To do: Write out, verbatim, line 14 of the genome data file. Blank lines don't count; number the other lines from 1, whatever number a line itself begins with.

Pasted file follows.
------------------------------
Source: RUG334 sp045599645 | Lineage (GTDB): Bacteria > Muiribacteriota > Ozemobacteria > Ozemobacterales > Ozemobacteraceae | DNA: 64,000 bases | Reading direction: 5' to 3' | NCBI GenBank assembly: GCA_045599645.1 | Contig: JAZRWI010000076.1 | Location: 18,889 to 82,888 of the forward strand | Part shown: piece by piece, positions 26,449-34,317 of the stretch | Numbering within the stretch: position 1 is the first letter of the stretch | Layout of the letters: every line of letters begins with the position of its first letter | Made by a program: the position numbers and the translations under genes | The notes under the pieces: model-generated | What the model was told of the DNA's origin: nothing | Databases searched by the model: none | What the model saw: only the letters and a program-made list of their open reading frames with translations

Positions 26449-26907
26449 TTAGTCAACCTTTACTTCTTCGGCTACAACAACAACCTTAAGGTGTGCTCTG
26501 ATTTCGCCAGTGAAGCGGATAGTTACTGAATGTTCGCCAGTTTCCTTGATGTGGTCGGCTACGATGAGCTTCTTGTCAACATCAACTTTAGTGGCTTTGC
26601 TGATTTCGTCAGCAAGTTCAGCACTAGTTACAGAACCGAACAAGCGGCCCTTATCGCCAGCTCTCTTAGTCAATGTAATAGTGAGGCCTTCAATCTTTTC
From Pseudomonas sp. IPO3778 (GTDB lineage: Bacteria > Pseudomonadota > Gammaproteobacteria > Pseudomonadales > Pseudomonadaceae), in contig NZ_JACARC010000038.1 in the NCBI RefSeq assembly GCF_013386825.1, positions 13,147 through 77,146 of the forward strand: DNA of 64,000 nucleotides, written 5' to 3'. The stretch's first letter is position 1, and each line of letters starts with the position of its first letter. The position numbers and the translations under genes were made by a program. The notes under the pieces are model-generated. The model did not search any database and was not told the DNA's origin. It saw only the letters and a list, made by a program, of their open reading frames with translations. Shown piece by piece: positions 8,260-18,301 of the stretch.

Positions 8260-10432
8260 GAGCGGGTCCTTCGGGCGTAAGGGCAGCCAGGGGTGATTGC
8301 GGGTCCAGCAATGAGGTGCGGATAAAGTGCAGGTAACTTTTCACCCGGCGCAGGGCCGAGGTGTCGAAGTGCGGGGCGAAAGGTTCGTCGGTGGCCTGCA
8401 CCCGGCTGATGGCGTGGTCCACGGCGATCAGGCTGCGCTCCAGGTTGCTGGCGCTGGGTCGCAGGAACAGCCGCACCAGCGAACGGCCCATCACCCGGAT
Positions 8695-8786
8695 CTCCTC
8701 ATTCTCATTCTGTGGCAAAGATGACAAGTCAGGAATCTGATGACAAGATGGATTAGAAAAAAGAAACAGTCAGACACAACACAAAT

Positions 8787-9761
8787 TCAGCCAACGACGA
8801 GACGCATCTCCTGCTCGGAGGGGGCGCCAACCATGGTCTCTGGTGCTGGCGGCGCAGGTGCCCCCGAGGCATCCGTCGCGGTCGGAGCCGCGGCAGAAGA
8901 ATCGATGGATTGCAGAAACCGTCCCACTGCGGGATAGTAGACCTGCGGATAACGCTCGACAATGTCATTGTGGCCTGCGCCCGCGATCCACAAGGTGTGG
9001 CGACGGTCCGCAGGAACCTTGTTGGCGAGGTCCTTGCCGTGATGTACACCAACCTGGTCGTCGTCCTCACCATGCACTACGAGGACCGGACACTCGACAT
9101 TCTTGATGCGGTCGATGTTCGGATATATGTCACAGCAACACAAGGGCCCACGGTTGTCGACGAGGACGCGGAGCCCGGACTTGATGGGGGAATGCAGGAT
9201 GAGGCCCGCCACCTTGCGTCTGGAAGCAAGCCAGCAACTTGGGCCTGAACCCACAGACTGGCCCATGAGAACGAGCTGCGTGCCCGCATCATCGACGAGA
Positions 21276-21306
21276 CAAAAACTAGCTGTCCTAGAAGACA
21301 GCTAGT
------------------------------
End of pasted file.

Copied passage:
Positions 8787-9761